Given the very high level of interest people have had in this previous discussion of the OC Transpo strike and unions in general (78 comments so far), it seemed worth initiating a second discussion on the matter. Since the union is saying that the major purpose of this strike is to retain the right to have bus routes assigned on the basis of seniority, the general issue of seniority and unions seems to be worth considering.
There do seem to be some valid reasons for supporting higher pay and greater privileges for more senior individuals. Among those are the issue of experience, which those who are senior to an organization can be expected to have in greater amounts, and perhaps the facilitation of standard lifestyle transitions: from youth to adult life, and from that to retirement.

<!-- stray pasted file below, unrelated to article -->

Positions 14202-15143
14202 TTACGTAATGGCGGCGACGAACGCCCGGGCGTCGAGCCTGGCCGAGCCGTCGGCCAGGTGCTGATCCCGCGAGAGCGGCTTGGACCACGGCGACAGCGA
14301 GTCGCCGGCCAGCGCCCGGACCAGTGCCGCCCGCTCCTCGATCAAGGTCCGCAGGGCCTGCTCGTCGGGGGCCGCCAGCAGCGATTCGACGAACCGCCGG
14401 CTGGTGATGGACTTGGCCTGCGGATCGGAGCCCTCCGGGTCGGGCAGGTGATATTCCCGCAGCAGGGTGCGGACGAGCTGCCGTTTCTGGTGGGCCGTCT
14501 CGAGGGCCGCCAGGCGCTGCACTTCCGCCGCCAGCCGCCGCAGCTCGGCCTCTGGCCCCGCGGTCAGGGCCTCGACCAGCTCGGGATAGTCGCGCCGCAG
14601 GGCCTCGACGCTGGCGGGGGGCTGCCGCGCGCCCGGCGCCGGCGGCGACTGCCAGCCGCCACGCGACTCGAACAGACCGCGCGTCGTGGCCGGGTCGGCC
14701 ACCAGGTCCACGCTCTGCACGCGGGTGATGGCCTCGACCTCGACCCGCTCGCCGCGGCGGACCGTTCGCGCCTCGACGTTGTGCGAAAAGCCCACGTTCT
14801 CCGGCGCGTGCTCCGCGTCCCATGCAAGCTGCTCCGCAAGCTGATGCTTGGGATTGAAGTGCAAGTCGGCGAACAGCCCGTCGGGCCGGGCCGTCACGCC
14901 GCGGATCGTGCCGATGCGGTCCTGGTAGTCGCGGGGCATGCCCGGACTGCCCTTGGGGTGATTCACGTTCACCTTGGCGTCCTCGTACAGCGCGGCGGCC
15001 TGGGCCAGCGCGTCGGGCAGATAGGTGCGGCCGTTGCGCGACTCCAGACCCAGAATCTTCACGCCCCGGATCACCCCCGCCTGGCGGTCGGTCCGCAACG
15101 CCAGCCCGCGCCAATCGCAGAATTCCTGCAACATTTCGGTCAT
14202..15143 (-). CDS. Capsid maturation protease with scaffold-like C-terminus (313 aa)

At the same time, there seem to be valid reasons to oppose perks based on seniority. In situations where something worth rewarding is often correlated with seniority, but can be measured easily, it seems to make sense to measure and reward it directly. That way, rather than assuming that ten years on the job makes you more capable, you can reward those who actually demonstrate capability in a day-to-day manner. Another argument is that basing a large share of pay and benefits on seniority rewards the mediocre at the expense of the excellent. Those who are very active and engaged get paid no better than those who perform the minimum obligations of the job. Aside from providing a disincentive for talented people to be part of the organization, that seems basically unfair.
I am not disputing the freedom of unions and employers to negotiate whatever terms seem best to them. I am simply seeking to open a discussion on the advantages and disadvantages of favouring seniority: from the perspective of union members, management, and those who consume the products of services the union members and management provide.